New EPA Rules Target Chemicals in Imported Products
EPA has issued significant new use rules (SNURs) to allow the agency to review any efforts by manufacturers and importers to introduce potentially harmful chemicals into the marketplace. Chemicals covered by the new rules include most uses of certain benzidine-based dyes; most uses of DnPP, a phthalate; and Alkanes C12-13, chloro, which are short-chain chlorinated paraffins. These chemicals are not currently used in the U.S. market, but they have previously been used in consumer products and could find their way into the marketplace through imported products.
According to EPA, benzidine-based dyes can be used in textiles, paints, and inks, and can be converted in the body into a chemical that is known to cause cancer. DnPP has been shown to cause developmental and reproductive effects in laboratory animals, and can be used in PVC plastics. The agency notes that Alkanes C12-13, chloro, can be used as industrial lubricants; can be transported globally in the environment; and are persistent, bioaccumulative, and toxic to aquatic organisms.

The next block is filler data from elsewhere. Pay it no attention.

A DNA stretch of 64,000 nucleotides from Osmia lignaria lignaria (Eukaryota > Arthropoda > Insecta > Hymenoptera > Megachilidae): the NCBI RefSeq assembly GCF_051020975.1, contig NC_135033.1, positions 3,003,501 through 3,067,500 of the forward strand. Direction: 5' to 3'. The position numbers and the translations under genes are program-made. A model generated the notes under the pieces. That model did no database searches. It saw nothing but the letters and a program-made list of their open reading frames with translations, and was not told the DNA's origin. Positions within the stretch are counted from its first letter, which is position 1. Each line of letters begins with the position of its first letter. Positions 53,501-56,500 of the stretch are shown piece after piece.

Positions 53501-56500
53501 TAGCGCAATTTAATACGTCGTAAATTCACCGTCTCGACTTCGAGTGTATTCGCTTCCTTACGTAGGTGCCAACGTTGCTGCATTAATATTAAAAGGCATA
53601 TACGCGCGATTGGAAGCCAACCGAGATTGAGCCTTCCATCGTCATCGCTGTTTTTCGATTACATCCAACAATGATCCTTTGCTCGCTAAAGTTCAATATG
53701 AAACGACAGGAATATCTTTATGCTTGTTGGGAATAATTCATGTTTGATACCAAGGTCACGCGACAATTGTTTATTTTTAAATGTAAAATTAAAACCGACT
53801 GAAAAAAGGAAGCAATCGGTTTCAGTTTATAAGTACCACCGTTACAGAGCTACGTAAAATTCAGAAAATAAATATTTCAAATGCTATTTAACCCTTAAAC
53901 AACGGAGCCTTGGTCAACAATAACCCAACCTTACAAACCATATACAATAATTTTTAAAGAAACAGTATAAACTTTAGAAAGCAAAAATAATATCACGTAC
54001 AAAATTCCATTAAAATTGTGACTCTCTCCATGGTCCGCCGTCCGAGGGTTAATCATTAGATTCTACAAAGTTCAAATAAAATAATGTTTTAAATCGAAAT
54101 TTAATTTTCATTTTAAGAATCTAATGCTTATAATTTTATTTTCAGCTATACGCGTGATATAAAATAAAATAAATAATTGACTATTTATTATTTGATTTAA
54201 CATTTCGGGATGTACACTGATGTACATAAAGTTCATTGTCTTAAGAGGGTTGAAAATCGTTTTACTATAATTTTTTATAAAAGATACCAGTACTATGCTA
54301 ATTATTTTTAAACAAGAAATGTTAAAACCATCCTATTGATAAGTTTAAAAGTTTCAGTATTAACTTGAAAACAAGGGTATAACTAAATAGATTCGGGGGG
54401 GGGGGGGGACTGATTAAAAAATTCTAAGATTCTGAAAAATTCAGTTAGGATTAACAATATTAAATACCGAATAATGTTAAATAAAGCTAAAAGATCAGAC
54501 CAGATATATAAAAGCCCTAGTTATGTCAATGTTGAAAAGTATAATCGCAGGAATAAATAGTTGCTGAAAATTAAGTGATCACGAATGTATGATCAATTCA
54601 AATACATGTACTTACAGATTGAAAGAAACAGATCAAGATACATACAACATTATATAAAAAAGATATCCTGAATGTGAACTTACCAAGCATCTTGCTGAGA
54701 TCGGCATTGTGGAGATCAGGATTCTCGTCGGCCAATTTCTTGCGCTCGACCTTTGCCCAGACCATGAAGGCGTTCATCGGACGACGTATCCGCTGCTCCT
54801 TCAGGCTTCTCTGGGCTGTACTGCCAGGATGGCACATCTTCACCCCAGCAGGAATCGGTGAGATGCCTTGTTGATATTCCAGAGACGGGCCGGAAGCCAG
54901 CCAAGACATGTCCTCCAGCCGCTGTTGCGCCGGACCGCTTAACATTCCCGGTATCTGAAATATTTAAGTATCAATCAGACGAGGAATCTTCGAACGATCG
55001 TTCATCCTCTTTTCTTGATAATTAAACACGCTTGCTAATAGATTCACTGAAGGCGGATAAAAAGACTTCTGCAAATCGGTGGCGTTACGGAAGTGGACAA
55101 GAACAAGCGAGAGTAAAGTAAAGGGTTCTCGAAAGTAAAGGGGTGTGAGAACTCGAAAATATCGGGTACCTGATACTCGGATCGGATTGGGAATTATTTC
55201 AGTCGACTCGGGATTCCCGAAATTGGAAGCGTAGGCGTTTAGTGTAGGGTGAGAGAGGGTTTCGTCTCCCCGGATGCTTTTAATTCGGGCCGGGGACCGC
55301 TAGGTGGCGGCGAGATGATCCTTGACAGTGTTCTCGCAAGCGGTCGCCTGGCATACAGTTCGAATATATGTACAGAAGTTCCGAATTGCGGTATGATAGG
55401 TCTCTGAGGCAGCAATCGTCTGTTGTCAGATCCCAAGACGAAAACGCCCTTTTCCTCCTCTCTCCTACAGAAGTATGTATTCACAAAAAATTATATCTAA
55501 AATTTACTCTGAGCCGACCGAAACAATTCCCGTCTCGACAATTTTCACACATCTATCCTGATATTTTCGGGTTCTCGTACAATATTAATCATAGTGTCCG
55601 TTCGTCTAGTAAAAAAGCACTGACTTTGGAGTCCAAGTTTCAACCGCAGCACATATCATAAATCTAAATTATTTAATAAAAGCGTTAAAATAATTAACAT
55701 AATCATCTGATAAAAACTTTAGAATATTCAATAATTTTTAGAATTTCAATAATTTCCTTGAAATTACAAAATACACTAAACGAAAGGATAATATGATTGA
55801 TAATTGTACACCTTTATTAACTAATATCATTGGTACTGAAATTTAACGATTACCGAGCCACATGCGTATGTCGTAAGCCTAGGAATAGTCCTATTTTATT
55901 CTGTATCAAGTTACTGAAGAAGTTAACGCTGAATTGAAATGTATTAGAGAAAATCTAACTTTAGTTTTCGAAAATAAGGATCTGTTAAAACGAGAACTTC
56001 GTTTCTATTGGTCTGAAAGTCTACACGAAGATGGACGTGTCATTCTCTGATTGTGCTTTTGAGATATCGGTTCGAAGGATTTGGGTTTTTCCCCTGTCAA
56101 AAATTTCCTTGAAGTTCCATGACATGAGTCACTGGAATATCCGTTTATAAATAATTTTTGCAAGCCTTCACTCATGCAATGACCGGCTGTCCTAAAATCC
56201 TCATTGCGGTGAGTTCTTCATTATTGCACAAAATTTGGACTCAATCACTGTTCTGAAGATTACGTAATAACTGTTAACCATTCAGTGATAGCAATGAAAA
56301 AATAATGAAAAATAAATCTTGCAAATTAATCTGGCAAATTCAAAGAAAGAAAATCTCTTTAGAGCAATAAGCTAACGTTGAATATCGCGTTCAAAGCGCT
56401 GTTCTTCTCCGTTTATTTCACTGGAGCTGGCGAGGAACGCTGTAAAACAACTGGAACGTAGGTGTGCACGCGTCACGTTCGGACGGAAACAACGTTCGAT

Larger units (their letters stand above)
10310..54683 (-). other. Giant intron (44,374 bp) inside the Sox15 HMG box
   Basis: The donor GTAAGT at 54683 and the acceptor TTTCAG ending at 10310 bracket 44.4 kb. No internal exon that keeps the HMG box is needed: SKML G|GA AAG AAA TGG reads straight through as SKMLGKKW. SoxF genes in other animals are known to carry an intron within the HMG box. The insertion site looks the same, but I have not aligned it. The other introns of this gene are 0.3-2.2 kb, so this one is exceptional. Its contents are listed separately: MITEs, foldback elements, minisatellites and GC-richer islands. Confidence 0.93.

The new rules were issued under the Toxic Substances Control Act and will require those who wish to manufacture, import, or process these chemical substances to notify EPA at least 90 days prior to starting or resuming new uses of these chemicals. The agency would then evaluate the intended use of the chemicals and have the opportunity to prohibit or limit that activity, if necessary, to ensure that human health and the environment are protected.
These rules went into effect on Feb. 27. For more information, visit the EPA website.